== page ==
Let the environment fuel you. All around you are the results of other authors’ hard work and perseverance. Let that thought motivate you. Your book could be on one of those shelves some day. How cool is that!

7. At a Cafe

There is something quintessentially perfect about writing at a cafe. And yes, I know this is very cliche, but sometimes cliche can be a good thing. Order a drink, find a corner seat, take out that notebook or laptop and just start brainstorming.

Listen to the conversations around you. Get inspired! Study people, their quirks, what they choose to wear, how they act when ordering. I’m convinced that all writers have an inherent interest in people watching. I love listening to and watching the people around me and trying to figure out how they think. This can be a great exercise in brainstorming characters.

Just remember, be polite. Observation is great! Just try not to make the people around you uncomfortable.

8. While Reading or Watching TV/Movies

This may feel wrong but…like how a character is developed in a favorite book, like a plot point or big reveal in a tv show, like how a relationship is formed in a movie, write these things down. Later on, brainstorm using these base ideas and make them your own. Think in terms of, how would I go about making this even better. Try putting your own fun twist into the idea.

Of course you have to be careful to not just copy, but from my personal experience once I’ve fully developed an idea, character, plot point, etc. it barely resembles the original inspiration. As a child I was often told that copying was the greatest form of flattery. While I don’t condone copying outright, good storytelling is something to admire and try to emulate.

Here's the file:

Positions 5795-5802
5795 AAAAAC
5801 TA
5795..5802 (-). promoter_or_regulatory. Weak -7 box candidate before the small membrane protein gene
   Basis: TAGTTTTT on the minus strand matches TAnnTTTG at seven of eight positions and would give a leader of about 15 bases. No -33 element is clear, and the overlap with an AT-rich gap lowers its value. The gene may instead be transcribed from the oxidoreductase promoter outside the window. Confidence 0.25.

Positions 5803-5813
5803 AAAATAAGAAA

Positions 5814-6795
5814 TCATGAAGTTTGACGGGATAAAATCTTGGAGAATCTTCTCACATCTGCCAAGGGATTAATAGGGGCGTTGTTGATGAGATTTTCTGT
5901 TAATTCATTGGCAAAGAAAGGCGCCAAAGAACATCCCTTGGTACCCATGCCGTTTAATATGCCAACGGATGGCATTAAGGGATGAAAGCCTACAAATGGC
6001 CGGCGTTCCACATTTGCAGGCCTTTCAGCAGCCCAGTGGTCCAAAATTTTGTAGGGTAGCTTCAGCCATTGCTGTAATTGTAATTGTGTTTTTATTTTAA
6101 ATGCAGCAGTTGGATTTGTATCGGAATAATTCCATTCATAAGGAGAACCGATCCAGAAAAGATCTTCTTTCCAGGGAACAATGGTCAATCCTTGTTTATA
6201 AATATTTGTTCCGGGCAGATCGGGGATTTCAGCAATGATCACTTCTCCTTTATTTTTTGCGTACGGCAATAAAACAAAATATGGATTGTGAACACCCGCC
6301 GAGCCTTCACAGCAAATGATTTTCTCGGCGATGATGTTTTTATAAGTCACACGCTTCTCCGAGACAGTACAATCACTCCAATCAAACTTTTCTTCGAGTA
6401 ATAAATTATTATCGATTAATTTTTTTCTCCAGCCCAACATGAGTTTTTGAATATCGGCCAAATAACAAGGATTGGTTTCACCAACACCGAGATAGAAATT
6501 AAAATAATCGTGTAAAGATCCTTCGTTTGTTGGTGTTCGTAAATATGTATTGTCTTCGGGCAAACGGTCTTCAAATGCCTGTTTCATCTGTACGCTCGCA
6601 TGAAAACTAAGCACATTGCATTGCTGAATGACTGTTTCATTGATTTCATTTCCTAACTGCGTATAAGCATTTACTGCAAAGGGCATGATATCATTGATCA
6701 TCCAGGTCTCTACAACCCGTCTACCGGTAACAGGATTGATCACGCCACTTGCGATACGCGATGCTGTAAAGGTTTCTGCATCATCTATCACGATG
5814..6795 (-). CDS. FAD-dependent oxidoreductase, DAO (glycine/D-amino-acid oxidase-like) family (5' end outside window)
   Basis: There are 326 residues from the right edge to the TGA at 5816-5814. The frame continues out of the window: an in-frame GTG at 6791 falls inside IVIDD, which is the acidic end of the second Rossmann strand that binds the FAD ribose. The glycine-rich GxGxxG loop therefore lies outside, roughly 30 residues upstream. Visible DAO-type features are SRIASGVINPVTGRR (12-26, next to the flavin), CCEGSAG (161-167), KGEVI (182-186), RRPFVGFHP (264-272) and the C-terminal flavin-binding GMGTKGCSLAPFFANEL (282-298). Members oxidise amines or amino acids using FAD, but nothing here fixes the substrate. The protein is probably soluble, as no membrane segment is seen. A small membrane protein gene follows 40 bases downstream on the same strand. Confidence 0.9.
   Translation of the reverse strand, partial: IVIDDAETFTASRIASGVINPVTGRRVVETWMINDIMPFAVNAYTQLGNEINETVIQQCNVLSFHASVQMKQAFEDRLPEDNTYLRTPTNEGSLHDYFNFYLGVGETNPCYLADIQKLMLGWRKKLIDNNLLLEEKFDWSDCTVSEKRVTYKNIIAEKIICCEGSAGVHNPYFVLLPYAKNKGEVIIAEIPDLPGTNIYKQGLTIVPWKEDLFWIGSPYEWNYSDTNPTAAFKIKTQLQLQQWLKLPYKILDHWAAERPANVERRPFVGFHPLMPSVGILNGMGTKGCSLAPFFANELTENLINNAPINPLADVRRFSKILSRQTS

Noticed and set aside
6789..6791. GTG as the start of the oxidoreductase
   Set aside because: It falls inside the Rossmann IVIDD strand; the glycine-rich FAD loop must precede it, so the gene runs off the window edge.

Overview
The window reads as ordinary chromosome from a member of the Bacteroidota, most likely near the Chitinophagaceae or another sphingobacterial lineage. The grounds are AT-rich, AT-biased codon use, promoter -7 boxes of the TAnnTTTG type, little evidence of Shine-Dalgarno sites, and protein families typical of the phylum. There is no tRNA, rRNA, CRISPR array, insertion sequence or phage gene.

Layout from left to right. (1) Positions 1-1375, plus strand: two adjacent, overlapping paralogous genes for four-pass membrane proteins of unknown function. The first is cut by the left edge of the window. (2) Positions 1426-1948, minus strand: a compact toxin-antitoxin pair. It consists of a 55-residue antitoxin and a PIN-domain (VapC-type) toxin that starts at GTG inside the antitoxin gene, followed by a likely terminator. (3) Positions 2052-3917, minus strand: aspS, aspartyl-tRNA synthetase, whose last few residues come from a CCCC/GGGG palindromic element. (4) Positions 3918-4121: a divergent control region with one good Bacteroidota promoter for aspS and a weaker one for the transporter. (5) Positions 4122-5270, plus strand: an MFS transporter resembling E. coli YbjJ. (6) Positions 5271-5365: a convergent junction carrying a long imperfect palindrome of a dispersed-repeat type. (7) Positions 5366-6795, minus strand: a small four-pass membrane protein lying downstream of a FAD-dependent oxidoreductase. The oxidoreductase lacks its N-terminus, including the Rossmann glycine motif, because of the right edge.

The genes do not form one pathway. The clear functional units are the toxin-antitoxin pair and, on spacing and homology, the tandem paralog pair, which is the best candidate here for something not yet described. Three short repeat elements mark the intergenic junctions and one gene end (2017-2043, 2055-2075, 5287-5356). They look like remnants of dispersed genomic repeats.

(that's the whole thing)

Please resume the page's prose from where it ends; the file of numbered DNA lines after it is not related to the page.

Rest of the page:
Learning from stories that have already been told, and told well, is a great way to become a better writer.

9. During a Break

This is a method I learned early on in middle school. Whenever I had a free period I would get out my laptop and just write. This carried into high school and later into college. My schedule at college is often all over the place and last semester I found myself with large chunks of time between classes. I would often use this time to grab a drink, head to the library, sit down, and write or brainstorm ideas.

This really worked for me. Oftentimes, I would find myself occupied with studying and unmotivated to write in the evenings. Using my free hours during the day allowed me to get in some quality writing time despite my busy schedule. If you work, try brainstorming or writing during your breaks. Brainstorming in your head is a fun way to keep your mind occupied while on a lunch break.

10. Late at Night or Early in the Morning

That is to say, when there are no distractions. Have you ever been up early in the am hours and just sat down and realized how quiet it is. The silence is incredibly calming.

There’s no pressure to rush, no distracting work to finish, no worrying about being productive. It’s just you and the night and whatever you want to do with that time.

This is one of my favorite times to brainstorm and write. If you’re a night owl like me, that means occasionally staying up until 2am. For the early birds, this could mean getting up at 5am, grabbing a drink, and watching the sunrise as you write. Whether it’s morning or night, these times are simply magical. Take advantage of them!

Final Thoughts

I’m personally in the middle of writing a novel and many of these have been go to times and places for me to brainstorm, outline, and write. I hope this little list of times to brainstorm was helpful and inspiring.

2 thoughts

  1. The best ideas always come to me during moments of haziness, such as after waking up or meditating. When it comes to active brainstorming though, the best time for me is during driving. I also keep paper and pen beside my bed for that odd idea that occurs in my dreams. This was a great list. Thanks for sharing!

    Liked by 1 person